It is typical of commercial contracts to see the right of a supplier to terminate the contract (or suspend its delivery obligations) when the customer is subject to insolvency proceedings (such as administration or liquidation) and English law has hesitated in the past to encroach on the contractual freedom of both parties, as they wish. The new rules ensure that deliveries are not interrupted when a business is subject to insolvency proceedings, because a supplier refuses to deliver, terminates the contract or makes other adverse changes to the conditions under which it is prepared to continue delivering. Clauses of a different value in a contract are essentially rendered ineffective, and this applies to existing contracts that are already in force, and not only to new ones. The new law expressly authorizes a supplier, with the agreement of the designated holder (z.B.B. qualified receiver) or with the authorization of the Tribunal, on the ground that the continuation of the contract would result in harshness for the supplier. Suppliers must now continue to supply insolvent business customers on an ongoing basis, as the right of termination is virtually zero in the event of insolvency. This will have a huge impact on commercial contracts and supply chains. In the current economic context, this will have a particularly large impact on sectors such as manufacturing and aerospace, where supply chains are often critical to the operation of a business. The right of receivers to opt for non-compliance with existing contracts applies to reciprocal contracts, but not to unilateral contracts. Until 30 September 27, 2020, the prohibitions will not apply in England and Wales and Scotland if the contractor is a “small unit” at the time the employer is subject to insolvency proceedings. The corresponding thresholds are set in the legislation and concern the contractor`s turnover, the total assets and the average number of employees.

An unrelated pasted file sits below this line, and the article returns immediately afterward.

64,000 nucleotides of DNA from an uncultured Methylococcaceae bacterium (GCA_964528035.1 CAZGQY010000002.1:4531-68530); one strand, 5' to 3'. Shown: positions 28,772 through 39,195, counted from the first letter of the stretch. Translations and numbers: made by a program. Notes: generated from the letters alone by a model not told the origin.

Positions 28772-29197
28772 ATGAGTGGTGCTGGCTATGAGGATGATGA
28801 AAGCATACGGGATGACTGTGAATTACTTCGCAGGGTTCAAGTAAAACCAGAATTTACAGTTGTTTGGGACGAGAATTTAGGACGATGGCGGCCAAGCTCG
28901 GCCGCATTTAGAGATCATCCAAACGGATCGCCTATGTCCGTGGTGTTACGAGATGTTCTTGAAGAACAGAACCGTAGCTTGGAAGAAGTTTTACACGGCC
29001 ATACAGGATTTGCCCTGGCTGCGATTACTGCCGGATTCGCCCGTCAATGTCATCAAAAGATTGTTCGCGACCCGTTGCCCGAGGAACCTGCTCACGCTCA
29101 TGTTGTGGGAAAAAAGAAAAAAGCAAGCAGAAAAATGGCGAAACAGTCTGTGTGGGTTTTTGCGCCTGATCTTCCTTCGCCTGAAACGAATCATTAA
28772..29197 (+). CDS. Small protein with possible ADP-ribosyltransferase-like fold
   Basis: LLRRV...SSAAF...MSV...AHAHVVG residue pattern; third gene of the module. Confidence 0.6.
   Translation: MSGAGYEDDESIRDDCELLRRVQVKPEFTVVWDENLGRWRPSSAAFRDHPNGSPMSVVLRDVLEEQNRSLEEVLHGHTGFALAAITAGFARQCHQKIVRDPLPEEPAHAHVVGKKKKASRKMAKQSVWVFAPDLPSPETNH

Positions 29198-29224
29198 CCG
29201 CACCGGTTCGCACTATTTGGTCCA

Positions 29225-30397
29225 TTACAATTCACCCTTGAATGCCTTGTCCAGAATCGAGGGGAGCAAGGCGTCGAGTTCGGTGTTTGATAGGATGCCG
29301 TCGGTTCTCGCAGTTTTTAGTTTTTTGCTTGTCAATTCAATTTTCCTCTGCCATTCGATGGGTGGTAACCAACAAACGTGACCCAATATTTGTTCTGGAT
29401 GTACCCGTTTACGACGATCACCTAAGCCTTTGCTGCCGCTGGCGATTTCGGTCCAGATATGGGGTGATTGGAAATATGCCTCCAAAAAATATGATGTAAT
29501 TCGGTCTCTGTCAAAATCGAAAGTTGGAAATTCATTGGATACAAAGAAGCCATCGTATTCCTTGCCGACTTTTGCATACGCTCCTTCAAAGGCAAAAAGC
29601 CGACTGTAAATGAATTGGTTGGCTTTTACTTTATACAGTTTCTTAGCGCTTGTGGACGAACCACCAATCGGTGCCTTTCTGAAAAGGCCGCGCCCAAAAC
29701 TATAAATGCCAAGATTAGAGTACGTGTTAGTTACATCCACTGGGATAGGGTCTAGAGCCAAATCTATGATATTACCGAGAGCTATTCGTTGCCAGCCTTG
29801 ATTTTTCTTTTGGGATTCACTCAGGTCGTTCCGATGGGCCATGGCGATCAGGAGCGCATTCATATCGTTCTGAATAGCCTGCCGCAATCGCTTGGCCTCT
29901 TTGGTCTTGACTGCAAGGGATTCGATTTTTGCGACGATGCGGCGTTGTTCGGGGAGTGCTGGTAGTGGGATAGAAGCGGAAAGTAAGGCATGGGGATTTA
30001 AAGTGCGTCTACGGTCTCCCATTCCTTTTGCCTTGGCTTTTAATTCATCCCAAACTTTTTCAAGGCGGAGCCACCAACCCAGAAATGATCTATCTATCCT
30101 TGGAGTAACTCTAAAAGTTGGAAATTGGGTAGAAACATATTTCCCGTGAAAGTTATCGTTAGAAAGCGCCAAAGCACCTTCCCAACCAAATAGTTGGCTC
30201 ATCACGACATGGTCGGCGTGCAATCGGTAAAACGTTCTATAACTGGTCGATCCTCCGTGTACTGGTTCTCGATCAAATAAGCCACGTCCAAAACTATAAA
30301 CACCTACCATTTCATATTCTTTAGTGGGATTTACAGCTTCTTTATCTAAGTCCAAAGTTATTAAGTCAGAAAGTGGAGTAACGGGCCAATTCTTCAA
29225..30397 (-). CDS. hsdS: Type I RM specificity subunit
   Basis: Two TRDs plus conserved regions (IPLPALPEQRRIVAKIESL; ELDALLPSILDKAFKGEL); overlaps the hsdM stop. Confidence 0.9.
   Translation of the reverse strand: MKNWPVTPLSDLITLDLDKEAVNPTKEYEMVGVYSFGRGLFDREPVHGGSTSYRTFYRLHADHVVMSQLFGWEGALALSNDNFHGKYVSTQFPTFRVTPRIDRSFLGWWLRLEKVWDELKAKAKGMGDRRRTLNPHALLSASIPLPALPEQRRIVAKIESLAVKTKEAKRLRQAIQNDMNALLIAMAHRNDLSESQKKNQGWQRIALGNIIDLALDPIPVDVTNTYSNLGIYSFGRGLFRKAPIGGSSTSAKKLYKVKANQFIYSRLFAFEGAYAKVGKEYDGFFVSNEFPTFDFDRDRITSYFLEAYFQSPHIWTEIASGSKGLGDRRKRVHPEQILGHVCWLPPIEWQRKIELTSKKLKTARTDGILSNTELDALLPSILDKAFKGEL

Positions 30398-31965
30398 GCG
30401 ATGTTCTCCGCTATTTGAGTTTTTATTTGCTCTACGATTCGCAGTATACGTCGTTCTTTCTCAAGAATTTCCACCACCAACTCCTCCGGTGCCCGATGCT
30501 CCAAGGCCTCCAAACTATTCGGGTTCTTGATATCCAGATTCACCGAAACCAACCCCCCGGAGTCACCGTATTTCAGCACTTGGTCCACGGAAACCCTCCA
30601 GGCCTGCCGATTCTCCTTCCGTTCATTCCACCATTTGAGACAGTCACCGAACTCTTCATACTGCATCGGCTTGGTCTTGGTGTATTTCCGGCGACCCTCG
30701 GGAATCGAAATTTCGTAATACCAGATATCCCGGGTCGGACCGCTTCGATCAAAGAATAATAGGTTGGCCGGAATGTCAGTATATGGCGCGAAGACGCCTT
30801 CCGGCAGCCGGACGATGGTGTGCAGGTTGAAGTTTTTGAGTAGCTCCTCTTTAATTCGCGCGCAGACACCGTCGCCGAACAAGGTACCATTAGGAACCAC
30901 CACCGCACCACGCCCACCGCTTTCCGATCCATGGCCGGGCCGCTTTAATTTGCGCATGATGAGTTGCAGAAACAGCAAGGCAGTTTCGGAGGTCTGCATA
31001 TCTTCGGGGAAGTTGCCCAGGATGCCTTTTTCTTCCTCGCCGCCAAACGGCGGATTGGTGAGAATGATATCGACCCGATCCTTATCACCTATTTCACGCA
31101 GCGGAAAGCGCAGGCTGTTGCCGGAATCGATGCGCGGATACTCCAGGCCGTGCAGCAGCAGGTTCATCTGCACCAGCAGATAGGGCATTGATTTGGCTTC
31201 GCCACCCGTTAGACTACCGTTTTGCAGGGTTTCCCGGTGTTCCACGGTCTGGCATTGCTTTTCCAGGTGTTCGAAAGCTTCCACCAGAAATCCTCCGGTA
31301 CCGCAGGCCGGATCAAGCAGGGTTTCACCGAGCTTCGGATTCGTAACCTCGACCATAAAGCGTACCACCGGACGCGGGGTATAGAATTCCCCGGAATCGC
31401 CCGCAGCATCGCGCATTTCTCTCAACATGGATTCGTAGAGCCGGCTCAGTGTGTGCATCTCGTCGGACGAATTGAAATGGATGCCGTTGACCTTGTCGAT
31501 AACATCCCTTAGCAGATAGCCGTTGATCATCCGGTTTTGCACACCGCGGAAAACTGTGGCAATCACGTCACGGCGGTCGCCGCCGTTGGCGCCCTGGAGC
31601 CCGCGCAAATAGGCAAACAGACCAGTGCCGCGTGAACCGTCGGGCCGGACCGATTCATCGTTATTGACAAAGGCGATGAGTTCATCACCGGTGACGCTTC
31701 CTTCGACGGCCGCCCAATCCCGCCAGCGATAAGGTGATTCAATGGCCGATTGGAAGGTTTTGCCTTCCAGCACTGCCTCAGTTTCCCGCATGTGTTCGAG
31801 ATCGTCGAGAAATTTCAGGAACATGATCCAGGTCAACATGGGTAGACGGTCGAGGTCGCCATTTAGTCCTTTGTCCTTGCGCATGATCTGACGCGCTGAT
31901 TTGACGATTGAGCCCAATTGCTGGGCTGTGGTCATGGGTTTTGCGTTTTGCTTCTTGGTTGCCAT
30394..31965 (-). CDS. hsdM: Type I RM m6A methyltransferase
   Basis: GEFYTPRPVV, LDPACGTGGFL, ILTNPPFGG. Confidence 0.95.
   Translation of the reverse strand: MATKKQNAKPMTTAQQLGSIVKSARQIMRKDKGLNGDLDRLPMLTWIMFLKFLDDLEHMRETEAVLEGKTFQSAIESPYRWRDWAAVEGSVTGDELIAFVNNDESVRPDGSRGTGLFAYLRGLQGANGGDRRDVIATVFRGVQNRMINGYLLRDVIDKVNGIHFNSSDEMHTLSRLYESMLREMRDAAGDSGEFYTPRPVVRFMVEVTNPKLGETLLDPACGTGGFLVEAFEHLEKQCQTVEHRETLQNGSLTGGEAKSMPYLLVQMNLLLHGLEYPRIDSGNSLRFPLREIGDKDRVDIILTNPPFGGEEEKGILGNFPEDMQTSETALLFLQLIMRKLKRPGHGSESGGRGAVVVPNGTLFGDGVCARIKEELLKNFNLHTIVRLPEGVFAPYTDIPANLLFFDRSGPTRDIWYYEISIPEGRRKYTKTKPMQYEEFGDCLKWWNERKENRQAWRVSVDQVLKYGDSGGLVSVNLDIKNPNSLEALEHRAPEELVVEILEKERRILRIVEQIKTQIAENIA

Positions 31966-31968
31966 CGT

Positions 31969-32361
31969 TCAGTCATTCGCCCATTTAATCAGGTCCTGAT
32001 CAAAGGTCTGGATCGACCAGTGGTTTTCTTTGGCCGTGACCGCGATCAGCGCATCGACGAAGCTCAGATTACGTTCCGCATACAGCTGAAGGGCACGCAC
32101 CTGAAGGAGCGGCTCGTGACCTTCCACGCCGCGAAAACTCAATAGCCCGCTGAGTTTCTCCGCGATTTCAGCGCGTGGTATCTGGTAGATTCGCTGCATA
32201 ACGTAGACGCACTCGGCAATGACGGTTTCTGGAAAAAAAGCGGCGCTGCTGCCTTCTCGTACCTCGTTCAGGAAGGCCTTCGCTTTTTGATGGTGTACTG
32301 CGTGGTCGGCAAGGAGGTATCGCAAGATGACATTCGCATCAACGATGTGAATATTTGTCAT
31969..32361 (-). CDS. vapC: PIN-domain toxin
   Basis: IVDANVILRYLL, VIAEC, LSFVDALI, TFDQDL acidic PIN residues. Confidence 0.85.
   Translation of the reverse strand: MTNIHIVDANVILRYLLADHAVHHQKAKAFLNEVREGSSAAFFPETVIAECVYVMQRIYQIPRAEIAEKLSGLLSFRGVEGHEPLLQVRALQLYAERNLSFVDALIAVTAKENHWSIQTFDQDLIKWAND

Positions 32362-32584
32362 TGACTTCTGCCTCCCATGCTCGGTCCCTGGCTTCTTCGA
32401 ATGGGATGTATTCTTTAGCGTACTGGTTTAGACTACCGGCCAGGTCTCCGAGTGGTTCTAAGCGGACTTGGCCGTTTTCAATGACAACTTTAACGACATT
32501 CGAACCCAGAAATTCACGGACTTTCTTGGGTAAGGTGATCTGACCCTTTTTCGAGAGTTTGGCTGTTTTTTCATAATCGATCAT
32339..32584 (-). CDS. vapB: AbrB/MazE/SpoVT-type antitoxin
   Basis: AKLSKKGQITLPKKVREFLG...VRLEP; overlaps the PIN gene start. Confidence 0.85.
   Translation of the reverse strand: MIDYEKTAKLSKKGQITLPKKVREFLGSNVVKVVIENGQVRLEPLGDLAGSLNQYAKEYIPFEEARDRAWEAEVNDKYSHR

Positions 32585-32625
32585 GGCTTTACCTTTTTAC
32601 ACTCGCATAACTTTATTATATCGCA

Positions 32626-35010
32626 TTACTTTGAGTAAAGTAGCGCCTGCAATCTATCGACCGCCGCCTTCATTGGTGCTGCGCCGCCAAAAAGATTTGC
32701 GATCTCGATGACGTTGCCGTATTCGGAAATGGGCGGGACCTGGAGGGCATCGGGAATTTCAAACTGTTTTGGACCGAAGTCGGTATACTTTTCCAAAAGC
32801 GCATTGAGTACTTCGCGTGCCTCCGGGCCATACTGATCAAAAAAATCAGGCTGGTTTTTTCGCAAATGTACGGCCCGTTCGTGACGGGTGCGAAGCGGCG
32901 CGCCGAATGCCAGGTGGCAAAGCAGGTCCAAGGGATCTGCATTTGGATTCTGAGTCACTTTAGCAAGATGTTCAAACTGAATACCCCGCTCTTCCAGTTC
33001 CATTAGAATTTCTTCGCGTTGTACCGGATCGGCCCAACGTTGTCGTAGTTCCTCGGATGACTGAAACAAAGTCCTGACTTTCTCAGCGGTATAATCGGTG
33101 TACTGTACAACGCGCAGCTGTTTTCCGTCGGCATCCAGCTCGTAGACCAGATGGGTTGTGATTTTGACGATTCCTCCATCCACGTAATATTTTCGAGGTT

Suppliers often terminate a company`s supply or threaten to suspend supply initiated in insolvency or restructuring proceedings. They do this to gain leverage to obtain payment of previous debts and can sometimes effectively circumvent the legal “cascade” of payments in the event of insolvency. Agreements or clauses that exclude or limit in advance the applicability of the law of receivers are therefore legally inoperative. . . .